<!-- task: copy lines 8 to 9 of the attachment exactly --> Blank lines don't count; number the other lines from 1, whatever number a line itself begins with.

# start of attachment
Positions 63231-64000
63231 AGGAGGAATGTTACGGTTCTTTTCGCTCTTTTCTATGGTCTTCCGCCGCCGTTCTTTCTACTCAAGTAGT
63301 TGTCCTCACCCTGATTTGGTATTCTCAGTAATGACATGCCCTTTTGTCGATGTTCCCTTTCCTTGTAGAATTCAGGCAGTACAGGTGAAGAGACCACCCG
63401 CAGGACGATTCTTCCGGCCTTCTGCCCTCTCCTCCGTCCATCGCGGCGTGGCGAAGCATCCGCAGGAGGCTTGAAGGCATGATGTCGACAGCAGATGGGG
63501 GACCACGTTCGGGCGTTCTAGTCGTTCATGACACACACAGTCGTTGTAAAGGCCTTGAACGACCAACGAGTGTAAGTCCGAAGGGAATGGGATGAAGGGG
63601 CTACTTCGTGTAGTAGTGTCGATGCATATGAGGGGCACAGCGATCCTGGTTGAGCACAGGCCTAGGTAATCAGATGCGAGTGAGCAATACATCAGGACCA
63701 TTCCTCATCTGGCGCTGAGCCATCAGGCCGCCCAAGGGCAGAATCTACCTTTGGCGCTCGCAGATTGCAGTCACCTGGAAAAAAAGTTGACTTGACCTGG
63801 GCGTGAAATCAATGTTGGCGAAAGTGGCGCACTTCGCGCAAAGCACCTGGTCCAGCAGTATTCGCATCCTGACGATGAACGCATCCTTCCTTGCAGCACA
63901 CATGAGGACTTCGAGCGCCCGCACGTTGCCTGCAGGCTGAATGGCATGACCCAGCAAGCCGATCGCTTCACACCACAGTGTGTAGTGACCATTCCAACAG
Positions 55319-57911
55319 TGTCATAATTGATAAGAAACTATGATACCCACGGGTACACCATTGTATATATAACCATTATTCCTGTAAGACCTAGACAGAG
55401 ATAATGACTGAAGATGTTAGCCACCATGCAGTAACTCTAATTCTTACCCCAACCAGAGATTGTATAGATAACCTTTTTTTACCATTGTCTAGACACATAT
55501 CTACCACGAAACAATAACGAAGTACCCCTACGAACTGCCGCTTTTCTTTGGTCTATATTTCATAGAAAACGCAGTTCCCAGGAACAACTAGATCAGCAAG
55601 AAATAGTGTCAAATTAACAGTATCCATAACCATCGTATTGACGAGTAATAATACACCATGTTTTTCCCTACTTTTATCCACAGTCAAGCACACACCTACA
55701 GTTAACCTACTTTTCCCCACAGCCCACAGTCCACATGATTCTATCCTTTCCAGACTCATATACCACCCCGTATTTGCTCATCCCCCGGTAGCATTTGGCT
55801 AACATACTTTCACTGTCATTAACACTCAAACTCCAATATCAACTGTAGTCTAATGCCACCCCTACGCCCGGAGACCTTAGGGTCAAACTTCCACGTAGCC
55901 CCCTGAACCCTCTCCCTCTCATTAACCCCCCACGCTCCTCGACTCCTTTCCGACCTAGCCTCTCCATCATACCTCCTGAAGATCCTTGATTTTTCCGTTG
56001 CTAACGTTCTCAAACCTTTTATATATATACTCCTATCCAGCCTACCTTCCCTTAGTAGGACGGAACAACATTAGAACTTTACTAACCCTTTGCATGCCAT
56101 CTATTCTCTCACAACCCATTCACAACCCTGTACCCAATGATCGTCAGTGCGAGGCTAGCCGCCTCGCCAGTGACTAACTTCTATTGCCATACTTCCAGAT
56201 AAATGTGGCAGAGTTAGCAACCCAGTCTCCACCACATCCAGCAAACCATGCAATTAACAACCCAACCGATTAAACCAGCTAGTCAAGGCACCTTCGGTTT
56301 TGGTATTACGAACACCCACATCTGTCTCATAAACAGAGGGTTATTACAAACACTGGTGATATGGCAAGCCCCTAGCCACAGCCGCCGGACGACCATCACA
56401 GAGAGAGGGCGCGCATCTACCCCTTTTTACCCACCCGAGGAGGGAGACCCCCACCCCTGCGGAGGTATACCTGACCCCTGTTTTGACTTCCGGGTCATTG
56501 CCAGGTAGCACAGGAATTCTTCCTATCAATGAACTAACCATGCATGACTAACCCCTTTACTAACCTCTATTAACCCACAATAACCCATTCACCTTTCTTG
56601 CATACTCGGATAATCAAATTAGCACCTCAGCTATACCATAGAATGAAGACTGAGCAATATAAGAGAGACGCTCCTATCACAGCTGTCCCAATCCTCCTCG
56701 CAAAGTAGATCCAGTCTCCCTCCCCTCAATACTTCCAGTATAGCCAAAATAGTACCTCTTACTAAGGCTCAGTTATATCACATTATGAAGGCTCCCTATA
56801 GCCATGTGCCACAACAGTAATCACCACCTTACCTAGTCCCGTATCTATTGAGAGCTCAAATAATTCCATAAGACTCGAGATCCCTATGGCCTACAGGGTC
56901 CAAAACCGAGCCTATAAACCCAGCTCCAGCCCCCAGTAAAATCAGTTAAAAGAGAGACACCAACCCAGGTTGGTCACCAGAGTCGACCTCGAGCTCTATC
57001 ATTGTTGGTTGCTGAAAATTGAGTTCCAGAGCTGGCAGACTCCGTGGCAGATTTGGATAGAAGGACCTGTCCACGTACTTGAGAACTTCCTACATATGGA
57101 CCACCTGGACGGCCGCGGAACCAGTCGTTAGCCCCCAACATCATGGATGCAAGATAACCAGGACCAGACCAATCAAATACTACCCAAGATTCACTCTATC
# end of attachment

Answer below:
63801 GCGTGAAATCAATGTTGGCGAAAGTGGCGCACTTCGCGCAAAGCACCTGGTCCAGCAGTATTCGCATCCTGACGATGAACGCATCCTTCCTTGCAGCACA
63901 CATGAGGACTTCGAGCGCCCGCACGTTGCCTGCAGGCTGAATGGCATGACCCAGCAAGCCGATCGCTTCACACCACAGTGTGTAGTGACCATTCCAACAG